November 8, 2010 - Cigarette sales in Montana declined from 71 million packs sold in fiscal year 1999 to 46 million packs in fiscal year 2010, a 35 percent drop. The drop mirrors what is happening on the national level. Since 1998, tobacco sales in the United States have declined by 2 percent each year. Still, Montanans spend $230 million annually on cigarettes.
CDC Smoking and Tobacco Use - State Highlights - Montana
Gregory N. Connolly, a professor at the Harvard School of Public Health, called the decline, specifically in Montana, "very impressive."
Since 1998, the prevalence of smoking among Montana adults has decreased from 22 percent to 17 percent in 2009. Smoking has decreased among youth as well, according to the Prevention Needs Assessment. In 2000, 27 percent of youth were current smokers. In 2008, 16 percent of youth were smokers.
The reasons behind the slide in cigarette sales are numerous, including rising cigarette taxes, increased prices and declining incomes in difficult economic times. A desire for better health and stringent restrictions on where people can smoke also played a role.
The prevalence of smoking-cessation programs such as those offered at Billings Clinic and St. Vincent Healthcare also play a role as many quit just for health reasons. And, there is no mystery that smoking kills. Smoking-related illnesses account for an estimated 443,000 deaths each year, according to the National Cancer Institute.
In Montana, there are several contributing factors to the decline in smokers, including:
— Montana has had a tobacco prevention program in place since 1994. In 2005, it was fully funded by Gov. Brian Schweitzer. The program works to decrease the number of youth who start using tobacco products, helps current tobacco users quit, eliminates exposure to secondhand smoke and eliminates tobacco-related disparities among special populations.
— Montana increased the unit price of tobacco products in 2003 and 2005, a strategy to reduce tobacco use. The state tax on a pack of cigarettes is $1.70.
— Montana has a strong clean indoor air law, the Montana Clean Indoor Air Act, which eliminates exposure to secondhand smoke for nearly all workers.
— The Department of Public Health and Human Services also funds local health departments to implement activities to address tobacco prevention among both youth and adults.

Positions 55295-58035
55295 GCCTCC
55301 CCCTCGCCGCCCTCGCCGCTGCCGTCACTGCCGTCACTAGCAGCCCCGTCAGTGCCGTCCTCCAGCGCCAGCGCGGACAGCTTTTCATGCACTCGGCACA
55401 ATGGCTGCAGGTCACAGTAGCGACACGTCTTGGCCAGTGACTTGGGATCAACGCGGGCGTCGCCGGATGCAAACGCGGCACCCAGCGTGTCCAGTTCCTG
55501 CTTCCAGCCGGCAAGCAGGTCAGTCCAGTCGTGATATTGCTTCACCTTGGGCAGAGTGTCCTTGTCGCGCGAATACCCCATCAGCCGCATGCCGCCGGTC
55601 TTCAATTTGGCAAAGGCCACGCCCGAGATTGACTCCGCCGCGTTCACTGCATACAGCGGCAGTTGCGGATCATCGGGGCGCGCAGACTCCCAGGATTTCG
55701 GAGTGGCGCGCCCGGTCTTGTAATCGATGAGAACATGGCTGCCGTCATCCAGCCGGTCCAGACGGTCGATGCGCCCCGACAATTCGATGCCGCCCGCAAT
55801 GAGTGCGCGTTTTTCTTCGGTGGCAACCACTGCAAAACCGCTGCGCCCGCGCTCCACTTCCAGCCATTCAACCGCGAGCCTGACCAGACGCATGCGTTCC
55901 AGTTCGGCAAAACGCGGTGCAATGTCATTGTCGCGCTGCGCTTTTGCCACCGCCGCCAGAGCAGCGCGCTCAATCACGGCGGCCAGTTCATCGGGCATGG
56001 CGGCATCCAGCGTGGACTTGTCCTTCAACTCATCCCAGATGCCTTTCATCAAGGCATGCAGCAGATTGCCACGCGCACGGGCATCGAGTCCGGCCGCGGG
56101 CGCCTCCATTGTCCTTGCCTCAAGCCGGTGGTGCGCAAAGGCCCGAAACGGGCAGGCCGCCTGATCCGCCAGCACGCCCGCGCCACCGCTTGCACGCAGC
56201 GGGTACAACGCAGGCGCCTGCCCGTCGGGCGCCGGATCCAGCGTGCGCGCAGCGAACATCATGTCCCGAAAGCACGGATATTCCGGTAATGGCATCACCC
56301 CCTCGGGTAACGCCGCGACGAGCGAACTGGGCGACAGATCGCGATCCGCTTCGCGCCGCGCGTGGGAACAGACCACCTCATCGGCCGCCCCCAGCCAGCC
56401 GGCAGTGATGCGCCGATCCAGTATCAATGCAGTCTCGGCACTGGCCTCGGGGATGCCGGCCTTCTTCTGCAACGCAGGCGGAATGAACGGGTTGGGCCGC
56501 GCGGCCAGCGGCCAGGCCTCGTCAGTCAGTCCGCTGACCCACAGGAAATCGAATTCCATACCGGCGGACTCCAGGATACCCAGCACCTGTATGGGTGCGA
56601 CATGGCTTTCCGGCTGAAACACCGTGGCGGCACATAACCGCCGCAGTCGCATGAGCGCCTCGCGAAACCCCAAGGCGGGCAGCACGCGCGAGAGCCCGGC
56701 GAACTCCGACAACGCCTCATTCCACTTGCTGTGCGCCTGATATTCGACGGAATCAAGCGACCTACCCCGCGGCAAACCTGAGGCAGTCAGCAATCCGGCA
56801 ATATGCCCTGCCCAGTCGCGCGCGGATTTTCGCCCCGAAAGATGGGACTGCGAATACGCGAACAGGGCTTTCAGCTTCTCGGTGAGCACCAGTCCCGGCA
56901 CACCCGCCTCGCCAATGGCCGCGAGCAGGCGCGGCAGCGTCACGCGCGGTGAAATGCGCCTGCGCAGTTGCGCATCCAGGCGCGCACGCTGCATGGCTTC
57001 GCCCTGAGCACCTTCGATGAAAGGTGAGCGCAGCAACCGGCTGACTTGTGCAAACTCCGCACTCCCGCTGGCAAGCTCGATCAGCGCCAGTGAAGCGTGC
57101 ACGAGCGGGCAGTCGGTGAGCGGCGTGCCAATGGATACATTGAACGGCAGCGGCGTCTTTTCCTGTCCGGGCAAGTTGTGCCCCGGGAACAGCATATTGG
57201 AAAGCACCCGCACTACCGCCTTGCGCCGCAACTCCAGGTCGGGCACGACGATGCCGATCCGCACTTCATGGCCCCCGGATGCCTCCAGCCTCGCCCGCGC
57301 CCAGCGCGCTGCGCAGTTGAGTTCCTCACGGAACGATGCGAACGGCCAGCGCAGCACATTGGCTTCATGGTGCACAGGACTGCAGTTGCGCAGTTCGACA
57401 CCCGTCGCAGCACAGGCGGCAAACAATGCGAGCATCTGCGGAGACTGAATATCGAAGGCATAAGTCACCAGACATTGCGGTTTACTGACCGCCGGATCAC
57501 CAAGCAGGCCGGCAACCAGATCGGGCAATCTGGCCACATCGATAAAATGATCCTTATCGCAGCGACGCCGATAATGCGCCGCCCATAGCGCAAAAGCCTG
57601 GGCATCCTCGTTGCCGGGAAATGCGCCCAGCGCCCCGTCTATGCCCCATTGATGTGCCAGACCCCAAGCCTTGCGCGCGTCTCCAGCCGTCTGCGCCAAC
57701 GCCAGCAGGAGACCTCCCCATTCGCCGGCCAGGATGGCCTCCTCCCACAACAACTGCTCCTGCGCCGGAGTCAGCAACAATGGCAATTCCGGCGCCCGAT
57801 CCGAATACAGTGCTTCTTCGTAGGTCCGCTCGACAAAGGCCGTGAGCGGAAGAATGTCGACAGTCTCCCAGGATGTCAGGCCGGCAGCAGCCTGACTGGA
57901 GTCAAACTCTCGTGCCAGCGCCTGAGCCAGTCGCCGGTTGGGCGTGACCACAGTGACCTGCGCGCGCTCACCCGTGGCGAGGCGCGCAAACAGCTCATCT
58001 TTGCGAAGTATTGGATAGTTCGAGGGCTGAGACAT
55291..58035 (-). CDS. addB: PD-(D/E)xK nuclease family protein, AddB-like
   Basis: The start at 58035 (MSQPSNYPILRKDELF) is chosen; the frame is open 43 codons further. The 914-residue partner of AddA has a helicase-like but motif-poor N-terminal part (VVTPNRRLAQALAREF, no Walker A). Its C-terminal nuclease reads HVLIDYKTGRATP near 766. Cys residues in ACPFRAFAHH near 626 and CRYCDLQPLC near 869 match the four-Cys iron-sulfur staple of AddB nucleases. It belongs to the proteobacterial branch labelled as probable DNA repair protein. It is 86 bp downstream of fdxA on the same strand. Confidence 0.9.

— Montana has a successful Quit Line: Of the 46,000 Montanans who have called the Quit Line since 2004, 42,000 callers enrolled and about 30 percent, or 13,000, have successfully quit.
— DPHHS will also implement an outreach program to promote tobacco cessation among people enrolled in Medicaid. Montana Medicaid provides comprehensive coverage for cessation services for enrolled persons.
While Harvard's Connolly wasted no time in calling Montana's decline impressive, he cautions that although cigarette sales are declining nationwide, the sales of noncigarette tobacco products, particularly small cigars, have been on the rise.
Connolly, who directed the Tobacco Control Research Program at Harvard in 2008 for the Journal of the American Medical Association, looked at the phenomenon at the national level. "We found about 30 percent of the decline in U.S. cigarette consumption could be attributable to an increase in small cigars and smokeless tobacco," Connolly said in an interview with The Billings Gazette. "So, the overall decline in tobacco use may be illusory."
To help put that in perspective, more than $11 million was collected in taxes from the sale of other tobacco products, which is everything from cigars to roll-your-own cigarettes, in fiscal year 2010, according to the state Department of Revenue.
Reference: Snuffing out: Montanans buying fewer cigarettes by CINDY UKEN Of The Gazette Staff, The Billings Gazette, 11/6/2010.
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